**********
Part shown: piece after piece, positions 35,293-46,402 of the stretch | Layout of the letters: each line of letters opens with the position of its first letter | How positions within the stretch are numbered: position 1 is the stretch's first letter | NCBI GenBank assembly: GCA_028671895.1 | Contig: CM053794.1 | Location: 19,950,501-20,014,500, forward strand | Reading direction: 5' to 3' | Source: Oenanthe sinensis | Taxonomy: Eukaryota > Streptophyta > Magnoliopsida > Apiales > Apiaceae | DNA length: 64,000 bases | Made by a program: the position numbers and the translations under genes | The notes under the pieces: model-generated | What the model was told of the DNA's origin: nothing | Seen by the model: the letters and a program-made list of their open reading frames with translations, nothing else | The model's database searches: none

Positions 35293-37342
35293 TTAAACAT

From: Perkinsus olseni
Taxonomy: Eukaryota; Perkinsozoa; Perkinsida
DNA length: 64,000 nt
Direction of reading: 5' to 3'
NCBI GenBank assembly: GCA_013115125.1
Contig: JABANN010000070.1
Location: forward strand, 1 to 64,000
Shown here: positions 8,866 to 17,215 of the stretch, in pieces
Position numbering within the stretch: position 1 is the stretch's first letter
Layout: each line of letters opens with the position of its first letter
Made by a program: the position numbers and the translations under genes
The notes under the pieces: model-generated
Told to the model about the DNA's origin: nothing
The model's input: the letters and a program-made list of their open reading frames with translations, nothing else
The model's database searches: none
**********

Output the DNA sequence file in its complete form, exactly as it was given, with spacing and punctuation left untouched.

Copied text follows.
Part shown: piece after piece, positions 35,293-46,402 of the stretch | Layout of the letters: each line of letters opens with the position of its first letter | How positions within the stretch are numbered: position 1 is the stretch's first letter | NCBI GenBank assembly: GCA_028671895.1 | Contig: CM053794.1 | Location: 19,950,501-20,014,500, forward strand | Reading direction: 5' to 3' | Source: Oenanthe sinensis | Taxonomy: Eukaryota > Streptophyta > Magnoliopsida > Apiales > Apiaceae | DNA length: 64,000 bases | Made by a program: the position numbers and the translations under genes | The notes under the pieces: model-generated | What the model was told of the DNA's origin: nothing | Seen by the model: the letters and a program-made list of their open reading frames with translations, nothing else | The model's database searches: none

Positions 35293-37342
35293 TTAAACAT

From: Perkinsus olseni
Taxonomy: Eukaryota; Perkinsozoa; Perkinsida
DNA length: 64,000 nt
Direction of reading: 5' to 3'
NCBI GenBank assembly: GCA_013115125.1
Contig: JABANN010000070.1
Location: forward strand, 1 to 64,000
Shown here: positions 8,866 to 17,215 of the stretch, in pieces
Position numbering within the stretch: position 1 is the stretch's first letter
Layout: each line of letters opens with the position of its first letter
Made by a program: the position numbers and the translations under genes
The notes under the pieces: model-generated
Told to the model about the DNA's origin: nothing
The model's input: the letters and a program-made list of their open reading frames with translations, nothing else
The model's database searches: none